I Love Angelina Jolie



I love Angelina Jolie.


Truth be known, I’ve had an epic crush on her ever since I saw her in the cult-hit Hackers when I was but a prepubescent teen. Here’s another little secret. I’ve never stopped crushing on her.


But here’s the thing. All the recent anti-Jolie hate which has arisen due to her bold choice to have a radical mastectomy has not sit well with me. In fact, quite frankly, it has pissed me off to the nth degree.
Most the people hating on her are completely uniformed. Those few who are informed usually neglect to acknowledge that at the end of the day, it’s none of their concern. It’s her body. Her right. She is allowed to do what she thinks is best for her. The rest can butt out. 
But that doesn’t stop insensitive comments like this one from being made:

“A woman’s breast is the most eloquently powerful and universal symbol of the continuity of Life, and Woman as revered life-giver and nurturer. To convince a woman of Jolie’s status to publicly commit to such a vicious and unwarranted attack on her own body is a misogynisitic master-stroke of epic proportions.”


Because, you know, women couldn’t possibly be anything but a symbol for child rearing life-givers and nurturers, right?

Women couldn’t possibly have minds of their own and, *gasp*, make them up without the influence of men who would seek to tell them what to do with their own bodies.

Sounds exactly like something a misogynist would say, if you ask me.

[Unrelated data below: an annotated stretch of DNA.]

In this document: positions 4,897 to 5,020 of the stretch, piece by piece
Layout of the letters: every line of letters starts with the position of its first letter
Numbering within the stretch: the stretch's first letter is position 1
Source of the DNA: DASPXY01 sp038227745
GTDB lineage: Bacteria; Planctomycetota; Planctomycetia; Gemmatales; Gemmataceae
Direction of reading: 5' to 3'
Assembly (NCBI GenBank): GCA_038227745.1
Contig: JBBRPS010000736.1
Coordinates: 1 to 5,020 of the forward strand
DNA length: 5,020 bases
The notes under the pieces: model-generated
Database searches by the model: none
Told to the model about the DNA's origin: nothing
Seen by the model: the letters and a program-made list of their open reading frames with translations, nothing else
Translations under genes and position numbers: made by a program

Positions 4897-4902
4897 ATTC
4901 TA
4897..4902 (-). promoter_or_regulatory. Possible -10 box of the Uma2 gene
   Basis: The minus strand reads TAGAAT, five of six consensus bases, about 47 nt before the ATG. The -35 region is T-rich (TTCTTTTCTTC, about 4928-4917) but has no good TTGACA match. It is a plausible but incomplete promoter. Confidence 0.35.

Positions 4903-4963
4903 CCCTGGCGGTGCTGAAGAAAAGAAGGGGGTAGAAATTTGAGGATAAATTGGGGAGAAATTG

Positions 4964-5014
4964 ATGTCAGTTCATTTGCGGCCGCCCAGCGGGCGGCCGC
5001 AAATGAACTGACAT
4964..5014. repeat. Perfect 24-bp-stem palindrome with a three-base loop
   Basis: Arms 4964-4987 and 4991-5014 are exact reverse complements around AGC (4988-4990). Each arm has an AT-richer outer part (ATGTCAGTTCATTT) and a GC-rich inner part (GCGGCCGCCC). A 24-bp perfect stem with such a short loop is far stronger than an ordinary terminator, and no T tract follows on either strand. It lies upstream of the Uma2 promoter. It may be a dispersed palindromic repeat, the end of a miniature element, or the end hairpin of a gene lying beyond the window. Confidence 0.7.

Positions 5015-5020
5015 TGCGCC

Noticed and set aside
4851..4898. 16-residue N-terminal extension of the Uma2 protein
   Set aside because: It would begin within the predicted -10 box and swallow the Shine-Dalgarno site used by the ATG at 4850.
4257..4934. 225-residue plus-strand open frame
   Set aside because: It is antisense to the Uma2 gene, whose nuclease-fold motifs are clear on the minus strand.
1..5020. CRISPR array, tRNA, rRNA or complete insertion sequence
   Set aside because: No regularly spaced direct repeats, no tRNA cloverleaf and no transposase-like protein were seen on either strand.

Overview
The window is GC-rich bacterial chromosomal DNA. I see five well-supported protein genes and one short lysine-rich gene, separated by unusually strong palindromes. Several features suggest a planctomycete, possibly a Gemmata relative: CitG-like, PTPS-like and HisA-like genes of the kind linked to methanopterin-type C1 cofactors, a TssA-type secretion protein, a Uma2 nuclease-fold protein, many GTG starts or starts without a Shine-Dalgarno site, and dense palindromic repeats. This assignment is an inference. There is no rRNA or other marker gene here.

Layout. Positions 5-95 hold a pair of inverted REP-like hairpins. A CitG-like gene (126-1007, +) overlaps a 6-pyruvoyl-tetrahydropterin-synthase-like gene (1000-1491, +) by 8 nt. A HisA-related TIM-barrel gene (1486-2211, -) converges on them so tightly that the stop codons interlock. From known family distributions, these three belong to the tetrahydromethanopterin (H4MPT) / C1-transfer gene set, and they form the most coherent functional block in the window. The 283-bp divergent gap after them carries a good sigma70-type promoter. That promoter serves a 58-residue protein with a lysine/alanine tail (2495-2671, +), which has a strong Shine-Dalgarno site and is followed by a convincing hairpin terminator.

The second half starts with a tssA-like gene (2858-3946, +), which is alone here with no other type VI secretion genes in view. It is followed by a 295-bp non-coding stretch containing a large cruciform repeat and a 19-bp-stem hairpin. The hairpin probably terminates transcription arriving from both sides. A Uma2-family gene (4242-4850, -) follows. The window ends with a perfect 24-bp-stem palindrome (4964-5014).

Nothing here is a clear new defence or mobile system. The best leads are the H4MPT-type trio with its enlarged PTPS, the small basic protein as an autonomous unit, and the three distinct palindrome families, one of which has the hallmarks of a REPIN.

And maybe some of the criticisms raise valid concerns. But even the best of them come off sounding like Angelina Jolie made a rash decision that’s likely to backfire. And that’s simply not the case.


What she did was probably more difficult than any of the naysayers can imagine. In fact, I guarantee it. Unless they have had their own mastectomies, I highly doubt they could sympathize to the full extent with what she endured or the reasons why. 
It seems most people are just shocked at the fact that she would cut off her breasts without having cancer. But let’s not forget, she based her choice off of hard science. And the science said she had over an 80% chance of developing cancer before her fifty-sixth birthday (she’s thirty-eight now). 
Sure, the science could be off, give or take a small margin of error, but this is cutting edge genetics we’re talking about. It’s highly accurate because the amount of information involved in decoding the genes yields highly accurate results. It seems, given the information Jolie had, she made the right decision.
I commend her on her courage. It couldn’t have been easy. 
I see women as people–as equals. It’s how I can empathize with Angelina Jolie while her detractors attempt to trivialize what she did–and make it into some kind of controversy when it’s clearly not.
In my mind Angelina Jolie is good people. Talented. Smart. Beautiful. Always. 

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